by W. S. Maugham
There had been a wedding that afternoon at St. Peter's Church, and Edward Foreman still wore his verger's gown. He had been verger for 16 years and liked his job. The verger was waiting for the vicar. The vicar had just been appointed. He was a red-faced energetic man and the verger disliked him. Soon the vicar came in and said: "Foreman, I've got something unpleasant to say to you. You have been here a great many years and I think you've fulfilled your duties quite satisfactorily here; but I found out a most striking thing the other day. I discovered to my astonishment that you could neither read nor write. I think you must learn, Foreman." "I'm afraid I can't now, sir. I'm too old a dog to learn new tricks." "In that case, Foreman, I'm afraid you must go."
"Yes, sir, I quite understand. I shall be happy to hand in my resignation as soon as you have found somebody to take my place." Up to now Edward's face hadn't shown any signs of emotion. But when he had closed the door of the church behind him his lips trembled. He walked slowly with a heavy heart. He didn't know what to do with himself. True, he had saved a small sum of money but it was not enough to live on without doing something, and life cost more and more every year. It occurred to him now that a cigarette would comfort him and since he was not a smoker and never had any in his pockets he looked for a shop where he could buy a packet of good cigarettes. It was a long street with all sorts of shops in it but there was not a single one where you could buy cigarettes. "That's strange," said Edward. "I can't be the only man who walks along the street and wants to have a smoke," he thought. An idea struck him. Why shouldn't he open a little shop there? "Tobacco and Sweets." "That's an idea," he said. "It is strange how things come to you when you least expect it." He turned, walked home and had his tea.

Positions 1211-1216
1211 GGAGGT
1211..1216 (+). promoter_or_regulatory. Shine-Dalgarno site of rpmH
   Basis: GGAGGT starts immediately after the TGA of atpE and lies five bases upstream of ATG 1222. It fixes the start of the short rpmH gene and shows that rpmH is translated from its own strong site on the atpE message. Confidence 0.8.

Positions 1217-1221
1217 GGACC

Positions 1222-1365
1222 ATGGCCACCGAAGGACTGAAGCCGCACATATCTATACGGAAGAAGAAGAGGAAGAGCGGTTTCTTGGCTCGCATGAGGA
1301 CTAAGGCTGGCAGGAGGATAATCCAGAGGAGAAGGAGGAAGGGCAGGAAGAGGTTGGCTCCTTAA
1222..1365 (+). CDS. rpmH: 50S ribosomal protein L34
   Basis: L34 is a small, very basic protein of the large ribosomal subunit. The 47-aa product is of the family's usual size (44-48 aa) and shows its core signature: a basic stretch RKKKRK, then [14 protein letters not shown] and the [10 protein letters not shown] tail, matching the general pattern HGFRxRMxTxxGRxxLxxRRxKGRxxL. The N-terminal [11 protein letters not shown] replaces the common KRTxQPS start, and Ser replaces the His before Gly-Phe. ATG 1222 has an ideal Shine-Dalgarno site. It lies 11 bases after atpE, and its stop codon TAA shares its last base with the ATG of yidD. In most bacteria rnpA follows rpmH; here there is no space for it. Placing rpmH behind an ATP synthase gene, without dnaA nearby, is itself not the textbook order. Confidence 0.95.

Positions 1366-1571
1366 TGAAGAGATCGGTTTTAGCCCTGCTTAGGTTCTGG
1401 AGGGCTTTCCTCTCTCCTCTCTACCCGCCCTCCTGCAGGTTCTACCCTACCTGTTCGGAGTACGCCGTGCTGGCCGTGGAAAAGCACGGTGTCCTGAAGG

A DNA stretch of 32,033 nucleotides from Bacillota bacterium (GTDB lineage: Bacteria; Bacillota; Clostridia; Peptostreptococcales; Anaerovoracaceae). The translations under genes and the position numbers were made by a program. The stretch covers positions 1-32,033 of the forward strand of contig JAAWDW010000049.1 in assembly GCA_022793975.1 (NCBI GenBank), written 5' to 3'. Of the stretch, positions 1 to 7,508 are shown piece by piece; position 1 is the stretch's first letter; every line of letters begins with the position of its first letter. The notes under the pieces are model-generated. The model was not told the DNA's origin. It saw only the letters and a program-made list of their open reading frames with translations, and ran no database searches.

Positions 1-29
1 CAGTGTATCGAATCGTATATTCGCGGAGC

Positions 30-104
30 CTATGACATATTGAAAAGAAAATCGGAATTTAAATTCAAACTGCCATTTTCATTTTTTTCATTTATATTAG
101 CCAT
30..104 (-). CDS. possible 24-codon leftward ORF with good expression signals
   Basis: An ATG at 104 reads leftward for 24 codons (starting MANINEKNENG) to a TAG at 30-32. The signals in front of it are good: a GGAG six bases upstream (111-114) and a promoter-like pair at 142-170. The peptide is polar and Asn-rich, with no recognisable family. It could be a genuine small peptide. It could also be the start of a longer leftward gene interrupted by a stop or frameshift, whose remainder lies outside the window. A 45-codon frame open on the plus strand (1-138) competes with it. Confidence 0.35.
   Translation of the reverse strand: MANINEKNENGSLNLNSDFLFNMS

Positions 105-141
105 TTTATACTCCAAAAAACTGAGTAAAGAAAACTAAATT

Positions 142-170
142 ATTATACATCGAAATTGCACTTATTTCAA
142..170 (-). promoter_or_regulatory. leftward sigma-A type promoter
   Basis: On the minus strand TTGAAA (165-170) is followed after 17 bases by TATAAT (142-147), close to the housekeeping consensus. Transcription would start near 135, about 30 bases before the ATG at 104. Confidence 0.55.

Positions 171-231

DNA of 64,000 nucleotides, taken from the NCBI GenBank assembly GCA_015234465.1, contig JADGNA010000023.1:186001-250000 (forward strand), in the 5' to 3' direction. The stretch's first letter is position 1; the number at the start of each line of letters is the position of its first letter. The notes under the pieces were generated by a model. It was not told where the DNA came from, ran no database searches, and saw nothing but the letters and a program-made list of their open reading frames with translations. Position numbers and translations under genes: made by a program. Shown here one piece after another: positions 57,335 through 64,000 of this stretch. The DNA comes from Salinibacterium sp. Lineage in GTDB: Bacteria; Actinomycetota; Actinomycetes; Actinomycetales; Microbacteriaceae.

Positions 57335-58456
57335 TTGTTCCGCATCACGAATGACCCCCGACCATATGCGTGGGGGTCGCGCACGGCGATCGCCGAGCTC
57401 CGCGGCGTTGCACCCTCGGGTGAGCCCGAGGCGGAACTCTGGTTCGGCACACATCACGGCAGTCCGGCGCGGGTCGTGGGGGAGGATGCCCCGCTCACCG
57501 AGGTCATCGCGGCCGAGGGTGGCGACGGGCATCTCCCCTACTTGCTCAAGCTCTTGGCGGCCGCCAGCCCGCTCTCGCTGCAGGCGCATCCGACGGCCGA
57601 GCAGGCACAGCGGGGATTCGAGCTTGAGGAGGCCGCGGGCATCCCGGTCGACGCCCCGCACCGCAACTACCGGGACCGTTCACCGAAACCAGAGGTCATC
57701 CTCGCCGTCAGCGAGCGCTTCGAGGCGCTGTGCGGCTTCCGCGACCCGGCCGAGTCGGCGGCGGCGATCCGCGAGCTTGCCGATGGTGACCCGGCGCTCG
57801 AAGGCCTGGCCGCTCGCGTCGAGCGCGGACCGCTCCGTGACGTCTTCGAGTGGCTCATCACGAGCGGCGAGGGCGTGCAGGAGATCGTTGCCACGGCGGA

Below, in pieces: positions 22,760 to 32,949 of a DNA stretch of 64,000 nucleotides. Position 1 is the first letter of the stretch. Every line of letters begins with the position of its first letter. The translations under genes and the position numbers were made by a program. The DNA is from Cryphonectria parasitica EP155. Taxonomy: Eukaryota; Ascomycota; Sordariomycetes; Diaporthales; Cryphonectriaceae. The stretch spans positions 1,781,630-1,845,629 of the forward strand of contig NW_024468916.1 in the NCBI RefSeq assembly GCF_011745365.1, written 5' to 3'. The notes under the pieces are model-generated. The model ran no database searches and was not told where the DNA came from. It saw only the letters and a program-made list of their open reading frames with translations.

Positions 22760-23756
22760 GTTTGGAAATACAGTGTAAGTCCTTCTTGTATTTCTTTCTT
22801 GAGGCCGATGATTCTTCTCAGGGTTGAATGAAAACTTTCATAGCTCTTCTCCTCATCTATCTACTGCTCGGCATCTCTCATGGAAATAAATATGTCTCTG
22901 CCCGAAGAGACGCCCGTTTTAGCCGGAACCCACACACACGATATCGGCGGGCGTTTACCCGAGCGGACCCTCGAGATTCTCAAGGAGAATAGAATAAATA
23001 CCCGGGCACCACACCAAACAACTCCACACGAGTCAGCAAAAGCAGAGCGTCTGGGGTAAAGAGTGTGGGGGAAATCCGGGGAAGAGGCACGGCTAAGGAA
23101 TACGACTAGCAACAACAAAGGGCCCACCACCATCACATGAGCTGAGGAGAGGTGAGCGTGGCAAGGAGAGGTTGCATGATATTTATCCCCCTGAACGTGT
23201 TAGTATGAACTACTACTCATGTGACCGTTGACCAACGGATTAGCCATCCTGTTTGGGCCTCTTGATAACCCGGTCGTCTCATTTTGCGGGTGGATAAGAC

"You are very silent this afternoon, Edward," his wife remarked. "I'm...
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